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CBA lifts profit but bad debts rise


Commonwealth Bank of Australia has lifted third-quarter profit by 4.5 per cent to $2.3 billion but it also followed its rivals by reporting a rise in bad debts.

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Australia’s biggest bank on Monday said the unaudited cash earnings result for the three months to March 31 was up from $2.2 billion in the prior corresponding period.

Statutory profit was up about nine per cent at $2.4 billion.

CBA said troublesome and impaired assets rose in the quarter to $6.3 billion, which chimes with reports from the other big four banks in their first-half earnings updates last week.

“The increase is largely due to a small number of exposures in the group’s institutional lending portfolio, which became impaired or exhibited heightened signs of stress, including a single, relatively large, domestic exposure with a syndicate of lenders including other Australian major banks,” CBA said in a trading update.

UBS analysts have suggested that Commonwealth Bank’s two major exposures are to steelmaker Arrium and the Wiggins Island coal terminal.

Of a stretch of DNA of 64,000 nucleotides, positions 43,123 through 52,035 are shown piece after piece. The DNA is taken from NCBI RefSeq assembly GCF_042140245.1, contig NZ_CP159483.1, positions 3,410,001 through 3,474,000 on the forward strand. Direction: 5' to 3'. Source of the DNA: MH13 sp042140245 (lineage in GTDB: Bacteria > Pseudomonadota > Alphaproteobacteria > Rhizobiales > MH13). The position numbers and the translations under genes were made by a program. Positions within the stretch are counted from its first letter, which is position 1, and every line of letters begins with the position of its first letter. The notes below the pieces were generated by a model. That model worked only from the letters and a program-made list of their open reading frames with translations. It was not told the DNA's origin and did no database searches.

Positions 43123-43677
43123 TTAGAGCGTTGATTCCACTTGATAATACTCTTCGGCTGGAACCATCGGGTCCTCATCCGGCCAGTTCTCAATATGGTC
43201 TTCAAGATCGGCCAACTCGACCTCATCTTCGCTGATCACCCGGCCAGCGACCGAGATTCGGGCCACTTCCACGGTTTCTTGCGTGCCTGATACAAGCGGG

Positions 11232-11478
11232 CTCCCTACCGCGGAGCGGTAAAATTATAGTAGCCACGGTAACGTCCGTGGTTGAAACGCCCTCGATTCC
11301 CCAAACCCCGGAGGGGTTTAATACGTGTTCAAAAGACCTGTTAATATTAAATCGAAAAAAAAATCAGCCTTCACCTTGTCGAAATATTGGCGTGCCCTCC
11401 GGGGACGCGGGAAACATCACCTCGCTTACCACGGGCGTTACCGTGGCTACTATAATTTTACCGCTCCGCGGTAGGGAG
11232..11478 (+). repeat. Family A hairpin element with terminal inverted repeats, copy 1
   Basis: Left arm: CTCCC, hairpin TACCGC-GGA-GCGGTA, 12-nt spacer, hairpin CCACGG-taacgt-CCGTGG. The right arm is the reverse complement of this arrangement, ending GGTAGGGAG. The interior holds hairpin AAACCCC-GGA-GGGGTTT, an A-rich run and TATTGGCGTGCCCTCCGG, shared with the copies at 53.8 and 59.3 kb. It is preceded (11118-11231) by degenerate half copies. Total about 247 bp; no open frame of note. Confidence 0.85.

CBA’s loan impairment expense rose in the quarter to $427 million and the bank lifted total provisioning to $3.9 billion.

“The credit quality of the group’s lending portfolios remained sound,” the bank said.

“However, … pockets of weakness remain and warrant caution, particularly as global volatility continues.”

Even so, CBA was positive about the state of the economy.

“The Australian economy continues to perform relatively well, with the steady transition from a mining-dependent to a more broad-based economy evident in GDP (gross domestic product) and unemployment trends, and supported by low interest rates and the decline in the AUD (Australian dollar) over the past 18 months,” CBA said.


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